CAMP LEJEUNE, North Carolina -- The CH-53 Super Stallion has the capability of carrying a load weighing 36,000 pounds, to include itself and its crew. Whether it’s military personnel, supplies or weapons, the CH-53 can transport its cargo just about anywhere. Marines at Marine Heavy Helicopter Training Squadron 302, Marine Aircraft Group 29, 2nd Marine Air Wing, are training to do just that each day.
The squadron, alongside the helicopter support team from Combat Logistics Battalion 6, 2nd Marine Logistics Group, conducted external-lift exercises, March 4.
“At the end of the day, we’re all here to support the infantry,” said Maj. Anthony Quitugua, an aircraft refresher pilot with HMHT-302, “It’s our job to get the [infantry] what they need so they can engage, close with and destroy the enemy.”
Every year, dozens of Marines pass through the squadron before they are sent off to their permanent duty station. In their time with HMHT-302, they receive specialized training on how to operate the CH-53 while deployed abroad. Not only do new pilots come through the training squadron, but veteran Marine pilots return each year to get recertified and refine their skills.
Quitugua, a 15 year veteran, returned to the squadron in order to get the necessary flying time and instruction that is required to fly the aircraft.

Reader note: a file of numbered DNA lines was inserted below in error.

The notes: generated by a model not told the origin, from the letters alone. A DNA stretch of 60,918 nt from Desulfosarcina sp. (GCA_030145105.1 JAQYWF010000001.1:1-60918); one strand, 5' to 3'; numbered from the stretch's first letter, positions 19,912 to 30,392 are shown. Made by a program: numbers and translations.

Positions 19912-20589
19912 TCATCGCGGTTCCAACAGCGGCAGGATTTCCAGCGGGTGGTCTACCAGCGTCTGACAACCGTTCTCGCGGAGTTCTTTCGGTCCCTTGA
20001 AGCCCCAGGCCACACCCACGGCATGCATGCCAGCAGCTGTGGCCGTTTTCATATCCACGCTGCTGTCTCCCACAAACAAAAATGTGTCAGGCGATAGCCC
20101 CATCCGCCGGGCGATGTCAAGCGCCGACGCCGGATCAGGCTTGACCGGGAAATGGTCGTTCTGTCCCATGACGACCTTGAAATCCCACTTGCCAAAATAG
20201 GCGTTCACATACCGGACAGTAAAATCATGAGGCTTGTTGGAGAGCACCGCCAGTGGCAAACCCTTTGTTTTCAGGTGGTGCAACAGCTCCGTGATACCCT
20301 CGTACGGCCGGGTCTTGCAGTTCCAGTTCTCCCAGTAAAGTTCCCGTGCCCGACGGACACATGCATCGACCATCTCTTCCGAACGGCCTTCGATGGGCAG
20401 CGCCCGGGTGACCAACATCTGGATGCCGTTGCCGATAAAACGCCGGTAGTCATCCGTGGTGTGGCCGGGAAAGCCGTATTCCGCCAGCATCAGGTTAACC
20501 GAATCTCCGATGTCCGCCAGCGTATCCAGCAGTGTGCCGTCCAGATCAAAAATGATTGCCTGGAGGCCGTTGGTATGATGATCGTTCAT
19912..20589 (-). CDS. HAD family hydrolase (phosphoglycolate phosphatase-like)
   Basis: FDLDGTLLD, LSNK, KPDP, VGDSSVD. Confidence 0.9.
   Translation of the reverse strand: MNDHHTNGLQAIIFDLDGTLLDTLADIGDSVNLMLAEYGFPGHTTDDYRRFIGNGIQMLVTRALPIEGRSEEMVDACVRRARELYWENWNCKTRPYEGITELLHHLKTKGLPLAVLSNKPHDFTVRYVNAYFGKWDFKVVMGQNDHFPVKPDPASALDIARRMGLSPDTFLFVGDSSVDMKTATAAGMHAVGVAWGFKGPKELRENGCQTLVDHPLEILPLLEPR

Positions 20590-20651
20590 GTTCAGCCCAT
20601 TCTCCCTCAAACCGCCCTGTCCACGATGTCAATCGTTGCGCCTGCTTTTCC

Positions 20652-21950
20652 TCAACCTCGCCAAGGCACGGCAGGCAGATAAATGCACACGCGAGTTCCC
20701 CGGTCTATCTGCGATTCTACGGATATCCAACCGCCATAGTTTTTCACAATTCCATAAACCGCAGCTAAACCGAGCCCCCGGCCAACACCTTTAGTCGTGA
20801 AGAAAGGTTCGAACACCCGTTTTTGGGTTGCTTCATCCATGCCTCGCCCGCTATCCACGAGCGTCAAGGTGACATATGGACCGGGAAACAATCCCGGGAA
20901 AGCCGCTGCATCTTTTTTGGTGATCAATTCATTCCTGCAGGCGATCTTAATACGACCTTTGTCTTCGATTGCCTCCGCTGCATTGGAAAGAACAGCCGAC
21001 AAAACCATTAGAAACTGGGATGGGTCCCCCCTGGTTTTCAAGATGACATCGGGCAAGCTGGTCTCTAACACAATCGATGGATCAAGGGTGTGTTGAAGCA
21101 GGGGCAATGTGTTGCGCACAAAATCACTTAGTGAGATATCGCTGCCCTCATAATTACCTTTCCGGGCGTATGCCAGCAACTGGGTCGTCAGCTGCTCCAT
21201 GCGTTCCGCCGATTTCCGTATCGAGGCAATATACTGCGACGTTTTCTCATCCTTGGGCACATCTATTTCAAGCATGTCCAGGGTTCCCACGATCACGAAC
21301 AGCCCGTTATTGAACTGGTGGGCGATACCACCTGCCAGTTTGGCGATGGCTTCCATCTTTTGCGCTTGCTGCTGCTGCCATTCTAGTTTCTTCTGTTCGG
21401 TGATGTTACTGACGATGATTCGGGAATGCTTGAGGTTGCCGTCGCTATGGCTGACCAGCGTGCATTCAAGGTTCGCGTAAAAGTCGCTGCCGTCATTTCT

“Each year, you have to fly so many times in certain training environments to stay up to date,” said Quitugua, a McGuire, New Jersey, native.
During each Marine’s fly-time, an aircraft instructor sits in the cockpit alongside them and evaluates their execution. The instructor watches closely to make sure that the helicopter support team on the ground can safely and efficiently do their job.
“We have Marines on the ground training too, so safety is paramount,” said Capt. Joseph Scheler, an aircraft commander with HMHT 302.
The training allows the groundside to work hand-in-hand with the air wing.
“Everyone is getting a chance to train and that’s always a good thing,” said Scheler, a Murrysville, Pennsylvania native.
During the exercise, the helicopter support team attached both single and dual point cables hanging from the CH-53 to an 8,500 pound I-Beam, a metal rod with hooks attached that the Marines use to simulate a supply load, before the helicopter pilots practiced extracting and inserting the load from a field.
Quitugua said the exercise simulates a combat situation where Marines may need food or ammo and the only way to get it is through a helicopter.
“Marines in a combat situation depend on us to get them the supplies they need in order to bring the fight home,” said Quitugua. “It could all come down to a life or death situation and it’s in our hands.”